Kievits Kroon Country Estate v Mmoledi & others (JA 78/10) [2012] ZALAC 22 (24 July 2012)

Principle:

(1)   Where an employee requests unpaid time off to attend a course based on cultural or traditional beliefs, section 23 of the BCEA relating to sick leave certificates does not apply.

(2)   Our society is characterised by a diversity of cultures, traditions and beliefs. What is required is reasonable accommodation of each other to ensure harmony and to achieve a united society. A paradigm shift is necessary and one must appreciate the kind of society we live in.

Facts:

Johanna Mmoledi was employed by Kievits Kroon Country Estate, a conference and leisure resort, from June 1999. At the time of her dismissal, she was employed as a specialist chef. During 2007, she started getting visions and consulted a sangoma, who told her that she had to appease her ancestors by becoming a sangoma. She approached her employer and she was allowed to work morning shifts to attend the sangoma training course in the afternoons. She then requested a month's unpaid leave to complete the training course. The employer was only prepared to give her a week's unpaid leave, as they were short staffed and it was a busy period of the year. There was some indication that if she had leave due to her, this may have been granted.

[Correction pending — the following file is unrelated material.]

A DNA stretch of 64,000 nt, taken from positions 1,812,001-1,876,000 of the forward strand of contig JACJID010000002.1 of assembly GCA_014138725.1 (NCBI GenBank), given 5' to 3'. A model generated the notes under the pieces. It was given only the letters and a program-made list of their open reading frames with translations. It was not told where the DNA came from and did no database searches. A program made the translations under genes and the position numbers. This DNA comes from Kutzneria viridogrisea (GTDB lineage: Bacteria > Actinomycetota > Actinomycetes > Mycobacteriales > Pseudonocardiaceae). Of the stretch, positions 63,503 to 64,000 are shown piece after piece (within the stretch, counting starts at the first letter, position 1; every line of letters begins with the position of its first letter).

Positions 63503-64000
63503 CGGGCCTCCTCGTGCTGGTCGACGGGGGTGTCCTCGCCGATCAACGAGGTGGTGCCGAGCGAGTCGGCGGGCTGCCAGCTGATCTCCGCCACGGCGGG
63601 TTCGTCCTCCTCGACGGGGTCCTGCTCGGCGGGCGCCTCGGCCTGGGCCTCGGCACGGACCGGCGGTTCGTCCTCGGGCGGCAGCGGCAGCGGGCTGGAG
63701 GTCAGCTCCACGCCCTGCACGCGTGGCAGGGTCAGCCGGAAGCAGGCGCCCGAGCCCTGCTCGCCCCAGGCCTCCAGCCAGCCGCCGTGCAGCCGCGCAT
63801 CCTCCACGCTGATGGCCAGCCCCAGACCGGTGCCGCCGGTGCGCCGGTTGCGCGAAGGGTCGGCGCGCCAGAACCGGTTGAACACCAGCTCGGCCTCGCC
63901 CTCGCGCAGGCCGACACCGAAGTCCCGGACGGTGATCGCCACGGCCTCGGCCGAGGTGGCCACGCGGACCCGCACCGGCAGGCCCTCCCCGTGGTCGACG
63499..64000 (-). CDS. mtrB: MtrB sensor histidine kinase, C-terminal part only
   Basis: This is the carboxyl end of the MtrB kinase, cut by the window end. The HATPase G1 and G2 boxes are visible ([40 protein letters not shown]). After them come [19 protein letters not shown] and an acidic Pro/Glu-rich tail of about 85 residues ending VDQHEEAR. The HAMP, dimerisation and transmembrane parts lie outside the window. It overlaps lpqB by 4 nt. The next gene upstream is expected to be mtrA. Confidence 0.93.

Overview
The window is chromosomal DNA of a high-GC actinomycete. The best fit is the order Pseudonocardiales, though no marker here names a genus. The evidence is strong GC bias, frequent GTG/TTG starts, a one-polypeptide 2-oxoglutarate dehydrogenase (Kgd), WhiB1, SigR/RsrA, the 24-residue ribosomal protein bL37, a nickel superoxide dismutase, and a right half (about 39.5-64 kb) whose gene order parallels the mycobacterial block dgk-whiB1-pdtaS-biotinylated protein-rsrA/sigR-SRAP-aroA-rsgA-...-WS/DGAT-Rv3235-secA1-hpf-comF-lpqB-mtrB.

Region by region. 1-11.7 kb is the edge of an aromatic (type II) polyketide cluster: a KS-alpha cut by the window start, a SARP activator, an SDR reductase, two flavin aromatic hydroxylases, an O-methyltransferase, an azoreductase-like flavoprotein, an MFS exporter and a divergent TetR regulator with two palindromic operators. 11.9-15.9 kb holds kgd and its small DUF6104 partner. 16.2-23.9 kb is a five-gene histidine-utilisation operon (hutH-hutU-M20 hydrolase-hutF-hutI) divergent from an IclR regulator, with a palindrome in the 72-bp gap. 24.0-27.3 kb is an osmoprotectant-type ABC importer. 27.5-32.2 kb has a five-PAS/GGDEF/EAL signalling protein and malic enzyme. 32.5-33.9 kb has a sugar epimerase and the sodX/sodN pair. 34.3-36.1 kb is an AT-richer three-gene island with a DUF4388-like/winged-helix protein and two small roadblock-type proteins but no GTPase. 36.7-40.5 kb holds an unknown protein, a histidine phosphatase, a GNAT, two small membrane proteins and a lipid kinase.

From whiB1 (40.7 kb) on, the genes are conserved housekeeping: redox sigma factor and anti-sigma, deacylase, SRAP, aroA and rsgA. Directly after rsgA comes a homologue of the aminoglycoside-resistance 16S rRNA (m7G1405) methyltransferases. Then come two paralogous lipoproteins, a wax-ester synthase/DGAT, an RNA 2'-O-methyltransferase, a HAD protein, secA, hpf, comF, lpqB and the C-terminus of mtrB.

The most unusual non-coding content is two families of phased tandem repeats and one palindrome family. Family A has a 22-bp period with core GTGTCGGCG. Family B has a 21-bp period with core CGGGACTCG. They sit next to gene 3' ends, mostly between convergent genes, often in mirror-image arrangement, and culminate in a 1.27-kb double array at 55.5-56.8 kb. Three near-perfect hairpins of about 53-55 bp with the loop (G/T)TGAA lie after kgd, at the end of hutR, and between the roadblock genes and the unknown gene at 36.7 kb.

The one week offered was not enough, and she decided to attend the training course despite the refusal to grant her unpaid leave. Before she went on unpaid leave, she left a traditional healer's certificates on the manager's desk, which stated that she had "perminisions of ancestors" and requested the month off to complete her training. The employer refused to accept the certificates and dismissed her due to her absence. The employer advised that if she had presented a medical certificate in accordance with the BCEA, it would not have dismissed her.

Johanna Mmoledi challenged her dismissal. At arbitration, the traditional healer gave evidence that Johanna was very ill when she came to her for treatment and would have died or suffered a serious misfortune if she had ignored the ancestors' calling and continued working. She would have collapsed and no one would have been able to help her. The employer's witnesses gave evidence that they could not afford to dispense with her services for such a long period.